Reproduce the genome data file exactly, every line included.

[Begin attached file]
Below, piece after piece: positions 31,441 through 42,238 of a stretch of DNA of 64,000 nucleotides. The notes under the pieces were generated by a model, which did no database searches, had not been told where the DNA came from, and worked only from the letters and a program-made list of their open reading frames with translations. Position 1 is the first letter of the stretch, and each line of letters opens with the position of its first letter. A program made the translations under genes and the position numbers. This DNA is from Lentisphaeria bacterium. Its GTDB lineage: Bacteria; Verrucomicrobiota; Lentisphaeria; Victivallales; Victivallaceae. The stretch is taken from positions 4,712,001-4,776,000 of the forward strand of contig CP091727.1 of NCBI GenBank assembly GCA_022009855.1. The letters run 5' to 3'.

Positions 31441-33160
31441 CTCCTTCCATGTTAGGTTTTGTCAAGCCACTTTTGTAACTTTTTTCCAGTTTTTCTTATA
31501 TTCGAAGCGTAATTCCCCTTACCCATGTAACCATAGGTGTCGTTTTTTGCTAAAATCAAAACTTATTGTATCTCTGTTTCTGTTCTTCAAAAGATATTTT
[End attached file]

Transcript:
Below, piece after piece: positions 31,441 through 42,238 of a stretch of DNA of 64,000 nucleotides. The notes under the pieces were generated by a model, which did no database searches, had not been told where the DNA came from, and worked only from the letters and a program-made list of their open reading frames with translations. Position 1 is the first letter of the stretch, and each line of letters opens with the position of its first letter. A program made the translations under genes and the position numbers. This DNA is from Lentisphaeria bacterium. Its GTDB lineage: Bacteria; Verrucomicrobiota; Lentisphaeria; Victivallales; Victivallaceae. The stretch is taken from positions 4,712,001-4,776,000 of the forward strand of contig CP091727.1 of NCBI GenBank assembly GCA_022009855.1. The letters run 5' to 3'.

Positions 31441-33160
31441 CTCCTTCCATGTTAGGTTTTGTCAAGCCACTTTTGTAACTTTTTTCCAGTTTTTCTTATA
31501 TTCGAAGCGTAATTCCCCTTACCCATGTAACCATAGGTGTCGTTTTTTGCTAAAATCAAAACTTATTGTATCTCTGTTTCTGTTCTTCAAAAGATATTTT